Peasants have the same commands as henchmen do: Flee if danger nearby; Flee if attacked; never flee, but in addition to that, have two unique ones: "if attacked, attack the attacker" and "if threat nearby, attack nearby danger". (The former leads to them soloing the problem; the latter, a swarm of peasants deals with the issue.)
I have two things left to talk about.
The first on the list is Obedience.
Obedience is a stat every unit--henchmen, peasant, hero, whatever--has in two values: "Base obedience stat" (what the unit's default obedience value is) and "current obedience stat" (what the unit's current obedience is and thus the pertinent information to have when dealing with a unit).
Everything leads up to this, because this is the most critical game mechanic of all.
Obedience dictates how responsive units are to both direct orders and to directives (indirect orders, the "sets AI behavior to do this instead of that").
At 100% obedience, a unit ceases all action and starts to do ONLY actions the player directly orders them to do. This is almost never used; only specific units can have it, that or the use of a spell I dubbed "Mind Control" (to control the actions of a unit you control entirely...for about ten ingame seconds. With a cooldown at least 3-6 times that length).
At 80% obedience, a unit will always follow directives to the best of their ability and will often respond to direct orders given: "attack this"; "go here"; "garrison this"; "join that"; "pick up this". Pretty much those commands only though. This is the level many units tend to be at, but not nearly as many as you'd prefer. At this level, a unit will always for FREE obey the commands of flags. This level of obedience is incredibly rare among heroes.
At 60% obedience, a unit will try to follow directives, but will do so sometimes a little unreliably. A unit won't really respond to direct orders of "attack this"; "go here", etc., but orders to do those things will initiate their reevaluation process, making them more open to the suggestion if nothing else. At this level, a unit will always obey command flags; they'll need to be paid to attack something, defend something, or go somewhere, but they'll stay away from something for free. This level of obedience is where the rest of units are for the most part and is the base level for heroes.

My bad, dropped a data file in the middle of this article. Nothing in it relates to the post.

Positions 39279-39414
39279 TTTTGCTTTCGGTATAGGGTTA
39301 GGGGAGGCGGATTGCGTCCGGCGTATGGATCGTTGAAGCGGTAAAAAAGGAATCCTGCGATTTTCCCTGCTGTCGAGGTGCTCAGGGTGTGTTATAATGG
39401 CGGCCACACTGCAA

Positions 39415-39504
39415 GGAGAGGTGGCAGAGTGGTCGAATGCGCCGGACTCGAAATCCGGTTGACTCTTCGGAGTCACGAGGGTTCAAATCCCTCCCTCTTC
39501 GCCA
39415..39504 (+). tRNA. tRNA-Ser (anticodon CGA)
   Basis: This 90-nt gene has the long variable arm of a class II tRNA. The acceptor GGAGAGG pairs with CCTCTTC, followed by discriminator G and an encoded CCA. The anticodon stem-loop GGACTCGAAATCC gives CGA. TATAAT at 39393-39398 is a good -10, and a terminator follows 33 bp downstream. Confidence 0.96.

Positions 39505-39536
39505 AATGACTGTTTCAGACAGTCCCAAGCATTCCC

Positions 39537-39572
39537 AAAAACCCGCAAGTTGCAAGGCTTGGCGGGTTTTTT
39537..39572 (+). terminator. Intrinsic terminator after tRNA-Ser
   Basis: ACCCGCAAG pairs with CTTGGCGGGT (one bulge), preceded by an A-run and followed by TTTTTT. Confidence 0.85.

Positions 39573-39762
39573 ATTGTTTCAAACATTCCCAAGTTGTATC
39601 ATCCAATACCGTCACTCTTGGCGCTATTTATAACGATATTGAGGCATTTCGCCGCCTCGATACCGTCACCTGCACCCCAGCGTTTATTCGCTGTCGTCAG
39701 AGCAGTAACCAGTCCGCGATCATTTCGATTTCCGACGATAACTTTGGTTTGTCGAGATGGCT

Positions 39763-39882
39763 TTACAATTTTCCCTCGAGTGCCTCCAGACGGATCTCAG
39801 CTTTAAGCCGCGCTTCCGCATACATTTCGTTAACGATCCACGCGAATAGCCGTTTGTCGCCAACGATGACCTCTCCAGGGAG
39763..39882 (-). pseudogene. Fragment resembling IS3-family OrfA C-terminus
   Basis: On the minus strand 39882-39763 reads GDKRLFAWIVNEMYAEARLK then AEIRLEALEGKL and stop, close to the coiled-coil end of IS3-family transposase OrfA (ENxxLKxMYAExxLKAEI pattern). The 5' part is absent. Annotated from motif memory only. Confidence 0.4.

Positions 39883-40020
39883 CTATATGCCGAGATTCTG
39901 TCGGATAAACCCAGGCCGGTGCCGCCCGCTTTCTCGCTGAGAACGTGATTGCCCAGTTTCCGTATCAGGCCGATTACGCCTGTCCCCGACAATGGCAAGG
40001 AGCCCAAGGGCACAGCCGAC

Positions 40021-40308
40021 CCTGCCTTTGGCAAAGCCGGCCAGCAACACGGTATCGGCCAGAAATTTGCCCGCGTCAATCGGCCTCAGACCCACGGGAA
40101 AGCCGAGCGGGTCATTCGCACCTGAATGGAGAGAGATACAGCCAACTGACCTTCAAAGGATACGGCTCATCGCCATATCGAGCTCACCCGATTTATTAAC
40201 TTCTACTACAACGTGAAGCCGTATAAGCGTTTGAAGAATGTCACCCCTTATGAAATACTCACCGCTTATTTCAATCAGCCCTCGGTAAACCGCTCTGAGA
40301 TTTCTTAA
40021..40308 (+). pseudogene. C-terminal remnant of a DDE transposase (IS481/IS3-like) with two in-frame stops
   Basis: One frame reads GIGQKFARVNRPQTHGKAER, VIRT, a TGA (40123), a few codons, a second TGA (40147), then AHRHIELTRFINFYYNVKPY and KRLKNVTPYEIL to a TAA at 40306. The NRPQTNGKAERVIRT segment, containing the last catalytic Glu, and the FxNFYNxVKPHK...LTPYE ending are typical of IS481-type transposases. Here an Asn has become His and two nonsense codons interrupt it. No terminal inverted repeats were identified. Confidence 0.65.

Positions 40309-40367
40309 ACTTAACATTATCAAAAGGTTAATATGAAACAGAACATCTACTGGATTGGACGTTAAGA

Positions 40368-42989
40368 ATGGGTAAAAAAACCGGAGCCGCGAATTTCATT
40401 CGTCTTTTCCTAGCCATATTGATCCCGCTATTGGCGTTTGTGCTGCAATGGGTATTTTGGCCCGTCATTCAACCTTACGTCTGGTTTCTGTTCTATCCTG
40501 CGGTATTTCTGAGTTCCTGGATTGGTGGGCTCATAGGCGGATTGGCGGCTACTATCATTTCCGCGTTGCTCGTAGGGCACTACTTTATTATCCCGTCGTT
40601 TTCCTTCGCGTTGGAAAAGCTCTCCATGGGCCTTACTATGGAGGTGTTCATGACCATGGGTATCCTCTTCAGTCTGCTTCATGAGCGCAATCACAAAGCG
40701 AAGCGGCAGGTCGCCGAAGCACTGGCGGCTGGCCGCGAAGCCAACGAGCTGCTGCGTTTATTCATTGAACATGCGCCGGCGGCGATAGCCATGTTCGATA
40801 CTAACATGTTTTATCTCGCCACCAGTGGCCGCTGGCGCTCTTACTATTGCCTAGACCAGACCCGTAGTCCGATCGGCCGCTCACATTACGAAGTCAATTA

At 40% obedience, directives given they will try to uphold, but they still use their own AI judgement to do what they think is the best thing for them to do now, a judgement which will often run counter to the player's intention. No direct orders can be given. At this level, a unit will always obey command flags...if they are appropriately priced high enough. They still will stay away from things for free though. This is the level of many heroes.
At 20% obedience, directives are more like guidelines...loose ones, at that. They basically do whatever they want to, irregardless of what's best for them to do. No direct orders can be given. At this level, a unit will almost always obey command flags; the higher the price, the higher the chance. They need to be paid to obey stay away flags. This is the level of the lowlife heroes more or less.
At 0% obedience, no input from the player can be given whatsoever, though they will still acknowledge flags most of the time especially if the price is high enough. This is occasionally seen from heroes, but mostly is a special curse from hell to be inflicted with.
This obedience system is where the heart and soul of the gameplay lies. The cannon fodder units have higher obedience; they act on their own but mostly act on the players' directives. Henchmen have medium obedience because they have a higher level of independence; they act on their own primarily but take heavy input from the player.